The last streetlight in Pruitt-Igoe.
pruittigoenow.org

Going into the inner city and taking a hike through the abandoned Pruitt-Igoe public housing site could be regarded as a lark, but once the hike is finished, a visitor realizes it is considerably more than that. Pruitt-Igoe is forbidden fruit, but going in is all the more delicious because one is not supposed to be there. Plus, from the outside it looks dangerous, and that quality makes adventure even more appealing. Beyond those easily transgressed wires stretched across old, worn down streets, there is a place of rare beauty and of serenity.

Developer Paul McKee outlined his plans for an urgent care hospital at 25th St. and Maiden Ln. in July of 2014.
Maria Altman | St. Louis Public Radio

Developer Paul McKee unveiled plans Wednesday for an urgent care facility on the north side of St. Louis, but questions at the press event turned to the lack of infrastructure projects in McKee's massive, 1,500 acre redevelopment area.

(via Wikimedia Commons/Public Domain)

Updated at 6:14 a.m. Nov. 3 with statement from Sen. Claire McCaskill. 

A top Army official says that Cold War chemical weapons testing in St. Louis did not pose a health risk to residents in the test areas.

In the 1950s and 1960s, the Army sprayed a chemical called zinc cadmium sulfide in low-income areas of St. Louis that were predominantly African American.

McCormack Baron Salazar

Over the past four decades Richard Baron has made a name for himself as a pioneering developer of blighted urban neighborhoods.  Baron’s firm, McCormack Baron Salazar has completed scores of projects in St. Louis and across the Midwest.  As a native of Detroit, Mich., Baron came to Missouri in the late 1960s. 

St. Louis Public Radio’s Adam Allington sat down with Baron at a housing conference of the Bipartisan Policy Center, where he asked him to elaborate on some of the development challenges—and similarities—between Detroit and St. Louis.

This article first appeared in the St. Louis Beacon, Feb. 12, 2012 - Exactly 40 years after the first building of St. Louis' Pruitt-Igoe housing projects was demolished, a group of designers, historians and other professionals is pulling together ideas about how to use the 57 acres where the failed development once stood.

This article first appeared n the St. Louis Beacon, Jan. 10, 2012 - St. Louisans once looked at Spanish Lake as a symbol for what was great about living in the suburbs. The community, comprised mostly of white, middle-class working families, had the perfect scenic location by the river and Fort Bellefontaine. It offered its citizens a chance to have a nice home and raise a family near playgrounds, parks and lakes while also being near the malls and shopping centers that many wanted. It was a paradise for the postwar American Dream.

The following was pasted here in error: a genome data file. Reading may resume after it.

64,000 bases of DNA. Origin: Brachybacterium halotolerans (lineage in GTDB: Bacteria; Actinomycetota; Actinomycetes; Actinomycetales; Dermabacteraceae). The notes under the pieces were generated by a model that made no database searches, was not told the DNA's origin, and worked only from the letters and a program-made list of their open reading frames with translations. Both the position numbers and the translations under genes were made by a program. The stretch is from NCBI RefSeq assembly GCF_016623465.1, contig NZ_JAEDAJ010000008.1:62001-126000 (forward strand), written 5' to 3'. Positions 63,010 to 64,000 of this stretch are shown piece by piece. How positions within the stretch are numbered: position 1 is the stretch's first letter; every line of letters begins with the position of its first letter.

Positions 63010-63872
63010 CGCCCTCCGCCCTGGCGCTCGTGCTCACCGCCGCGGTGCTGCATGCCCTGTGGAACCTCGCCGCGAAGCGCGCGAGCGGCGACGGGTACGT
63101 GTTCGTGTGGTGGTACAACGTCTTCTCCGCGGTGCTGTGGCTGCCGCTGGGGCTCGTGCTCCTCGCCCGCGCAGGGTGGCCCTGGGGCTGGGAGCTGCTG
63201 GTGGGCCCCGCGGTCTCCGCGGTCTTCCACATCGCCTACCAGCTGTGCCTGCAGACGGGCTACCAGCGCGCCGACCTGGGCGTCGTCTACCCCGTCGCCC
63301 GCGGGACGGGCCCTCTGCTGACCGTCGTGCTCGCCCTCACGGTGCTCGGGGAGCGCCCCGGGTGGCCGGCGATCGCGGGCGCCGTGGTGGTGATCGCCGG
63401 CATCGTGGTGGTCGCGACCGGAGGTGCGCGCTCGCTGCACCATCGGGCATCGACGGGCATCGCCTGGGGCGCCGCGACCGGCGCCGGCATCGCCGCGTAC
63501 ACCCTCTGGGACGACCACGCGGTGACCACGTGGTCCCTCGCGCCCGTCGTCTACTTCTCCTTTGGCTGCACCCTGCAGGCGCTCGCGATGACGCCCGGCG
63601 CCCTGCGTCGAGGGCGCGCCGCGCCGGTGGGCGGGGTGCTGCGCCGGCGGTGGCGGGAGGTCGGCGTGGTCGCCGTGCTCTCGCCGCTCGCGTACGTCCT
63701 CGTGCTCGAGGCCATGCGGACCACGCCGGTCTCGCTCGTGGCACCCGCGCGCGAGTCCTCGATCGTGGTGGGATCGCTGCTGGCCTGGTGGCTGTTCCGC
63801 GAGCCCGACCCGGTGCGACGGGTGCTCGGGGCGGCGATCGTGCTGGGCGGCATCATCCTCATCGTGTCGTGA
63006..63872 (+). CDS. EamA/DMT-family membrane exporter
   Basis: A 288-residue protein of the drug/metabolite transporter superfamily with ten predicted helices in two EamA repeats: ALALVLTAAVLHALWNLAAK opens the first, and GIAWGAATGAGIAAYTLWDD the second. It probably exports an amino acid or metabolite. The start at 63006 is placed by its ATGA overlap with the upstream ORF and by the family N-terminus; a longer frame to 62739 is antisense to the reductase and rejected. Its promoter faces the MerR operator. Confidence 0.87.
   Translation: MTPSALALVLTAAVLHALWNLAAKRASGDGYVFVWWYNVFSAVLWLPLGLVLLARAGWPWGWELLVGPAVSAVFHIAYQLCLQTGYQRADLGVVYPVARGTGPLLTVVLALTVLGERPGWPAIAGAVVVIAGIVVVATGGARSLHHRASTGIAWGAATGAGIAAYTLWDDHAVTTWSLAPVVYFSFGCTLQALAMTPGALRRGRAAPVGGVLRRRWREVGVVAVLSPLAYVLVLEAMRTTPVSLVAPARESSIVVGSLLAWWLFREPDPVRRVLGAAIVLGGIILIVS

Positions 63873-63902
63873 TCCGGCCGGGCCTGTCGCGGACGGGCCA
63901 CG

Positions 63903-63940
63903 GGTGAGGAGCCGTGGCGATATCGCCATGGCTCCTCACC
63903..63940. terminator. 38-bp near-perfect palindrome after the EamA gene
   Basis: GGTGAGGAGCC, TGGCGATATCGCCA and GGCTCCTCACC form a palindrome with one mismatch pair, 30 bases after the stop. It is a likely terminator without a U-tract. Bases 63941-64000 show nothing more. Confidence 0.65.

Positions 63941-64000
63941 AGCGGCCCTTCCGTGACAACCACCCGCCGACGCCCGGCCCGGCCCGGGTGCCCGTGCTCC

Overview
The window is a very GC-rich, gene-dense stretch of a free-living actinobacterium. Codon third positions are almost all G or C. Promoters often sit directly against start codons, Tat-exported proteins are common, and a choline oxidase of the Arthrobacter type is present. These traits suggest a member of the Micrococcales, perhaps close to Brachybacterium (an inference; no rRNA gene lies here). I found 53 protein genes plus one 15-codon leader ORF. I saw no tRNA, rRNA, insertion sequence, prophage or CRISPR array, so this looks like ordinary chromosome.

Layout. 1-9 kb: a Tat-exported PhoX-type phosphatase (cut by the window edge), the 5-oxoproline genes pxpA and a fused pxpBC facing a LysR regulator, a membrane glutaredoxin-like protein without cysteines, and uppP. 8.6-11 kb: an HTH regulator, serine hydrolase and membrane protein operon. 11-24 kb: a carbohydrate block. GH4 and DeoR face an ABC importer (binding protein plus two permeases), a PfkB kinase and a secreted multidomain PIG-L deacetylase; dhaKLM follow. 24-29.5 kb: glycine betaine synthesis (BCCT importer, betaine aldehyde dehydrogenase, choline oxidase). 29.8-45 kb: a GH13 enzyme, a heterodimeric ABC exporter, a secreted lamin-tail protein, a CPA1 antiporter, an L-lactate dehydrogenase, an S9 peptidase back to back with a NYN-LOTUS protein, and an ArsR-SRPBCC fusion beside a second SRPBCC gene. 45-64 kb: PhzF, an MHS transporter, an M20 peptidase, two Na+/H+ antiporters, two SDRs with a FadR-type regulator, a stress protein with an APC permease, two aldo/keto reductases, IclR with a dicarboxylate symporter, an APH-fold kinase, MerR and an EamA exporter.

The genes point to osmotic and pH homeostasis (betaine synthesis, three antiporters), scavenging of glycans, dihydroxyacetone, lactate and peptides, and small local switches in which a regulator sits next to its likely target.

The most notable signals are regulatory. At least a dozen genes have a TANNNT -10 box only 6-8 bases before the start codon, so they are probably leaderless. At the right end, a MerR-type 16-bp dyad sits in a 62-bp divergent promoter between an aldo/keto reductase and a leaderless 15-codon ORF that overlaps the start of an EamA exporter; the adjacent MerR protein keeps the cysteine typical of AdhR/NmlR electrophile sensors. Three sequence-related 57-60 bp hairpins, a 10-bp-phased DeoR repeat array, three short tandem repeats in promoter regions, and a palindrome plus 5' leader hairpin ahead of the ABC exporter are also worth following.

This article first appeared in the St. Louis Beacon, Nov. 11, 2011 -  The Pruitt-Igoe Myth, Directed by Chad Freidrichs, 79 minutes/U.S.

This article first appeared in the St. Louis Beacon, July 22, 2011 - I've driven by or biked alongside the Pruitt-Igoe Homes site for years, that huge urban jungle on the western edge of downtown. Long ago, in the late 1960s, I visited the project on a couple of occasions while the buildings still stood, when people still lived there. I've never had the guts to go into the wilderness that is the Pruitt-Igoe site by myself, however.  I got a chance to go with a group the other day,  and I leapt at the invitation.

This article first appeared in the St. Louis Beacon, July 11, 2011 - Nearly 40 years ago, as viewers around the country watched the nightly news on their television screens, an 11-story tower framed by the Gateway Arch in St. Louis came tumbling down. It was the beginning of the end for Pruitt-Igoe, by then a crime-ridden, vandalized 33-building public housing complex that had been one of the largest of its kind ever built.

Razing the place was supposed to fix the Pruitt-Igoe problem. It did -- and it didn't.

Pruitt-Igoe in the 1960s
U.S. Geological Survey

This article originally appeared in the St. Louis Beacon - Nearly 40 years ago, as viewers around the country watched the nightly news on their television screens, an 11-story tower framed by the Gateway Arch in St. Louis came tumbling down. It was the beginning of the end for Pruitt-Igoe, by then a crime-ridden, vandalized 33-building public housing complex that had been one of the largest of its kind ever built.

Razing the place was supposed to fix the Pruitt-Igoe problem. It did -- and it didn't.

The Pruitt-Igoe public housing project in St. Louis was once considered the template for post-war public housing, a national model.  For awhile it was—until it wasn’t.  The high rise complex was constructed in 1954.  Two decades later, and by then notorious, Pruitt-Igoe was a pile of rubble, imploded and bulldozed into history. What went wrong and why?  That’s the subject of a new documentary film called The Pruitt-Igoe Myth: an Urban History.   Directed by Chad Freidrichs, the film will have its St. Louis premiere this Saturday at the Missouri History Museum.